If you eat gluten free chances are you heard that Pizza Hut makes a gluten-free pizza made with a certified gluten-free pizza crust; however, the bad news is you still need to take many precautions to avoid getting glutened at the restaurant. In this post, I discuss what’s gluten free at Pizza Hut, how to order safely (there is a risk!), and I reveal the results of my hidden gluten test. This post contains affiliate links. Please see my disclosures.
You may not realize this, but more than 2,100 Pizza Hut restaurants or one-third of all Pizza Hut locations nationwide, carry gluten-free pizza made with Udi’s certified gluten-free pizza crust.
In this article, I’ll discuss the gluten-free options at Pizza Hut, how to order a gluten-free pizza at Pizza Hut, and reveal what happened when I tested the pizza for hidden gluten with my portable gluten detecting device.
What’s Gluten-Free at Pizza Hut
Pizza Hut makes a gluten-free pizza using Udi’s certified gluten-free pizza crust. The pizza is 10 inches and serves 1-2 people.
IMPORTANT: While Pizza Hut uses a certified gluten-free crust, the company says it’s pizzas are not recommended for people with celiac disease.
Here is an updated statement from the company as of November 2020:
“Due to the handcrafted nature of our menu items, variations in vendor-supplied ingredients, and our use of shared cooking and preparation areas, we cannot assure you that our restaurant environment or any menu item will be completely free of gluten. Therefore, we do not recommend this crust for individuals with celiac disease.”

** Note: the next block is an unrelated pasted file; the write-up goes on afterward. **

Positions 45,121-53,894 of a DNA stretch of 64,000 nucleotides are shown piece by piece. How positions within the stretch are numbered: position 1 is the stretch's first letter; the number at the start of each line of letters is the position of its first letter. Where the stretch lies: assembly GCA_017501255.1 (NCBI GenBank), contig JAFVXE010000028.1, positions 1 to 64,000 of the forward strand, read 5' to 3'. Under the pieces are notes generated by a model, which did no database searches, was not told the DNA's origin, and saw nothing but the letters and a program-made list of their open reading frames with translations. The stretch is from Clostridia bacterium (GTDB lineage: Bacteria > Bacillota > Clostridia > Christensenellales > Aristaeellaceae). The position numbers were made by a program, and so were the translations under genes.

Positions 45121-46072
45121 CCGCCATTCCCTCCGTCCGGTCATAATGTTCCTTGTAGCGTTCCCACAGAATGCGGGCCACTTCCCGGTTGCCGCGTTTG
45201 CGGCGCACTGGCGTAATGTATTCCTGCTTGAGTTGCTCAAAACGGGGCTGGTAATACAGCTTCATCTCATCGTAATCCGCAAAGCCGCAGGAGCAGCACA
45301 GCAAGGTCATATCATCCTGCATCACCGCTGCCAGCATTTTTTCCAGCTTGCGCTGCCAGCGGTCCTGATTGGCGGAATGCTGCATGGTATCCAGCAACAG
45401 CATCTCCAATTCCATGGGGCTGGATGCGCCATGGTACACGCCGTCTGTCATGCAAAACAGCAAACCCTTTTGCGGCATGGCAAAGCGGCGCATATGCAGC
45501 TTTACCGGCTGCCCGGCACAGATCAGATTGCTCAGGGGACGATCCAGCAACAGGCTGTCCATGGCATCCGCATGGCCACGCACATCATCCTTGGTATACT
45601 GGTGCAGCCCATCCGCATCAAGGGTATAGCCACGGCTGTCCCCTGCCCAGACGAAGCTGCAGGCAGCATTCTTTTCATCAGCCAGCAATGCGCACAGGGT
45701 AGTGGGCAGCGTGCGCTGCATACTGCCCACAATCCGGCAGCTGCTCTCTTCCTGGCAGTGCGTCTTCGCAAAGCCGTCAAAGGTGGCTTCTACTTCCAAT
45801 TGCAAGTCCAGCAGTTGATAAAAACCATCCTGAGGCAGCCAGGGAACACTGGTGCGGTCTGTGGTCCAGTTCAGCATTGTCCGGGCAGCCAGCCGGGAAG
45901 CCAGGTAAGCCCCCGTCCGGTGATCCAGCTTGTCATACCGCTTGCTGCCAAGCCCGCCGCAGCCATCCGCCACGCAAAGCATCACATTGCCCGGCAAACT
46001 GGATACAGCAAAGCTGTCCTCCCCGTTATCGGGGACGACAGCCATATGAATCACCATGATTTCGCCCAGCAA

Let’s talk more about all the components of Pizza Hut’s gluten-free pizza so you can decide if you feel comfortable eating here.
The crust is made in a separate facility and shipped to Pizza Hut locations directly. It arrives wrapped and is only unwrapped by the staff when its needed to fulfill an order. The crust is thin and, when topped with sauce and cheese, I think it tastes pretty good.
The crust ingredients include: water, tapioca starch, brown rice flour, canola oil, egg whites, dried cane syrup, tapioca syrup, tapioca maltodextrin, salt, xanthan gum, yeast, cultured corn syrup solids and citric acid (mold inhibitor), and enzymes.
As mentioned prior, Pizza Hut says it’s gluten-free pizza is not suitable for people with celiac disease.
The cheese, marinara sauce and pepperoni are stored in a separate gluten-free designated area, according to Pizza Hut.
Unfortunately, a lot of cross contamination exists when the pizza makers are grabbing at the same cheese and same sauces to make the regular pizza as the gluten-free pizza. Eater beware.
Pizza Huts says, on its website, that it uses a separate dedicated roller cutter to cut the gluten-free pizzas, and that it cuts the pizzas directly inside the box.
Pizza Hut goes on to say it does not have “loose, or airborne, flour” in restaurants where Udi’s Gluten-Free Crust is on the menu, albeit, Pizza Hut has items on the menu that do contain gluten (obviously).
When you order at Pizza Hut, tell your server you want the gluten-free pizza prepared safely and allergy-free. Ask him to change gloves and use fresh ingredients.
When your pizza arrives, it should be inside a designated pizza box that features the Udi’s logo. If your pizza does not come in this box, it’s not gluten free. This is regardless if you eat inside the restaurant or order takeaway.
At one point, Pizza Hut said its pizzas were certified gluten-free by the Gluten Intolerance Group (GIG), which is the leading gluten-free certification program in the U.S.
This has changed. Pizza Hut’s gluten-free pizzas ARE NO LONGER CERTIFIED GLUTEN FREE.